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The 3rd Yellow: Revolution vs. Houston - Dynamo's Equalizer and Kinnear's Masterstroke

For the majority of the game Saturday, the New England Revolution were the better team, but a quick tactical change by Dynamo head coach Dominic Kinnear brought a quick equalizer and a point that may have dashed New England's hopes at the postseason.

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There was a huge difference on the sidelines of last week's New England Revolution - Houston Dynamo game that actually affected the outcome of the game.

That difference was the two head coaches, as Dynamo coach Dominic Kinnear pushed forward for an equalizer, and was rewarded when his tactical switch allowed Will Bruin to score late in the second half. Revs coach Jay Heaps sat back and essentially watched his season slip away, using only one of his available three substitutes in a game where his side desperately needed three points.

We'll get back to Heaps a little later, first though let's go through the disaster that was Houston's equalizer. First, remember that Kinnear has just subbed on Cam Weaver and is playing a 3-5-2, with left back Corey Ashe pushing into the midfield. Second, Brad Davis and AJ Soares have come together on a header before the highlight clip starts and Soares stays down. This is important because as Houston counters, the Revs are short in the back.

Now, here's the rule governing injury on the field: the referee is only to stop the game for an injury that requires immediate attention. Basically, any type of potential head injury, bleeding of any kind or something perceived as serious in nature like a broken leg. Exceptions include injuries to goalkeepers and incidental collisions. Other than that, unless the opposing team is nice to you and kicks the ball out of play, you're on your own.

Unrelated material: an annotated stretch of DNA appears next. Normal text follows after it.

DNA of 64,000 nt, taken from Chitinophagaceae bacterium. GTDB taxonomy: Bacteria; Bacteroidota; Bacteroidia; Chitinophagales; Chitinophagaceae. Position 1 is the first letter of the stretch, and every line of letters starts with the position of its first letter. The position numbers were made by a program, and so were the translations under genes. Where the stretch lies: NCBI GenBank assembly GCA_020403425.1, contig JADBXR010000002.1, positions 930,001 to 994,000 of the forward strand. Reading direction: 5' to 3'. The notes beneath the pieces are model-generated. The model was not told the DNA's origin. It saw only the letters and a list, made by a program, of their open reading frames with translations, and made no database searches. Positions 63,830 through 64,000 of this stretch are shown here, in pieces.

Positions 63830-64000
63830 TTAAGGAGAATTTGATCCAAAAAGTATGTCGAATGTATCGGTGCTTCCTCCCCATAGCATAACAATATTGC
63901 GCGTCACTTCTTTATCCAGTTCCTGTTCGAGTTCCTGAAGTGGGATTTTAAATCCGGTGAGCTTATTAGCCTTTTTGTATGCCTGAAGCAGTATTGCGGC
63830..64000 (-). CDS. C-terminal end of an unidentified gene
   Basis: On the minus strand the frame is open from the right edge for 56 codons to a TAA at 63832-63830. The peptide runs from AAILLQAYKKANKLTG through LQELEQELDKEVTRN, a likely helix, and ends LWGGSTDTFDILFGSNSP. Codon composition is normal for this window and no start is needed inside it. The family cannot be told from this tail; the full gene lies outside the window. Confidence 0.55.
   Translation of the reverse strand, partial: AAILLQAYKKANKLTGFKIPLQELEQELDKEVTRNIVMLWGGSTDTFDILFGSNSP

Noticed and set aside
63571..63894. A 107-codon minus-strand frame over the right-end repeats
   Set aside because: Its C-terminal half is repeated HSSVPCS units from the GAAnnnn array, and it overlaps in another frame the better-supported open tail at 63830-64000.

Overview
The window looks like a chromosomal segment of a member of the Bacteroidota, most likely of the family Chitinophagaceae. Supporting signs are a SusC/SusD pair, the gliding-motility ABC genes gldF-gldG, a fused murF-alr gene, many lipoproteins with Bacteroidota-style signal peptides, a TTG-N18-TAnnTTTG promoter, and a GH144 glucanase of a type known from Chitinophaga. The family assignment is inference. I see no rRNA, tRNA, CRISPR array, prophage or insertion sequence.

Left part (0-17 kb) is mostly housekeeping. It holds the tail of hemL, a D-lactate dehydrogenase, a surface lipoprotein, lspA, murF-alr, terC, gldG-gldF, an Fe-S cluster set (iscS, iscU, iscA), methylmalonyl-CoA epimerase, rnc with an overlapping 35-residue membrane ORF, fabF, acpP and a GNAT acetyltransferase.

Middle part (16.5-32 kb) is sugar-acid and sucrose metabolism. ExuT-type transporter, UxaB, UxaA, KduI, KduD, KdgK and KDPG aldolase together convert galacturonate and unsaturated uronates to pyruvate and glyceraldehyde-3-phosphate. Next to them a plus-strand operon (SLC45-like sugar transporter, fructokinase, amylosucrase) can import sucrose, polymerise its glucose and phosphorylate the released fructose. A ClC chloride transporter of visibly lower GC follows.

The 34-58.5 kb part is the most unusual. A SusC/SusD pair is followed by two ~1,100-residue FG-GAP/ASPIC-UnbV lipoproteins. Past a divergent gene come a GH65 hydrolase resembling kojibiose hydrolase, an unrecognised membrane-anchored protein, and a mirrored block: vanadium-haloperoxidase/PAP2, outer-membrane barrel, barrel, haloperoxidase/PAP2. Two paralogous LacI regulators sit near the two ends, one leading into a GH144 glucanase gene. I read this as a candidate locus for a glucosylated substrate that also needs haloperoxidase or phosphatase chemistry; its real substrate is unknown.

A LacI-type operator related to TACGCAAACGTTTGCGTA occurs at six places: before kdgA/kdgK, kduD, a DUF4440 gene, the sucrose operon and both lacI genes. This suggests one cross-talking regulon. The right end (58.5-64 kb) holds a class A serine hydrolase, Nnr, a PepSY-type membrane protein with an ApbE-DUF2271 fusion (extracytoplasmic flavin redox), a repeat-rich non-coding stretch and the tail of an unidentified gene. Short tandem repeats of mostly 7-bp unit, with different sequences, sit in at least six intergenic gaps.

As far as whether or not Brad Davis commits a foul on the play, I don't see it. That was a very well refereed game by Edvin Jurisevic and his crew and most importantly they were pretty consistent on allowing contact during the day. I don't see anything egregious with Davis' challenge for the ball and the contact to Soares is incidental, but he tries to milk it (you can hear him say "Ow" from the field mics on replay) and doesn't get the call. Since he's not bleeding or suffered a head injury, or any injury that requires immediate attention, and Jurisevic doesn't think the injury was caused by any type of foul, he's not required to stop the game.

And Houston, down a goal in a very important game, is under no obligation to put the ball out of play. I say this to U10s all the time, "If you actually need to be subbed out of a game, stay down." I can tell when someone's picked up a knock and it youth games it happens often, but I don't always let the youth players re-enter the game after only a minute, especially if I stopped the game because of something minor like you had your foot stepped on. If you stay down and get subbed out (unlimited subs in most youth games help as well), you're going to be sitting for a few minutes.

Now, remember how AJ Soares stayed down. This is bad for a few reasons. One, his man Will Bruin receives a pass almost uncontested going forward before Andrew Farrell slides in to cover him. Now at this point, the Revs are late tracking back. Chris Tierney is out of position and it allows Cam Weaver to take another pass uncontested, pulling Jose Goncalves out of position. At this moment, Weaver centers and it's cleared weakly by Farrell only as far as Oscar Boniek Garcia, who with the Revs backline in disarray, has time to figure out what to do.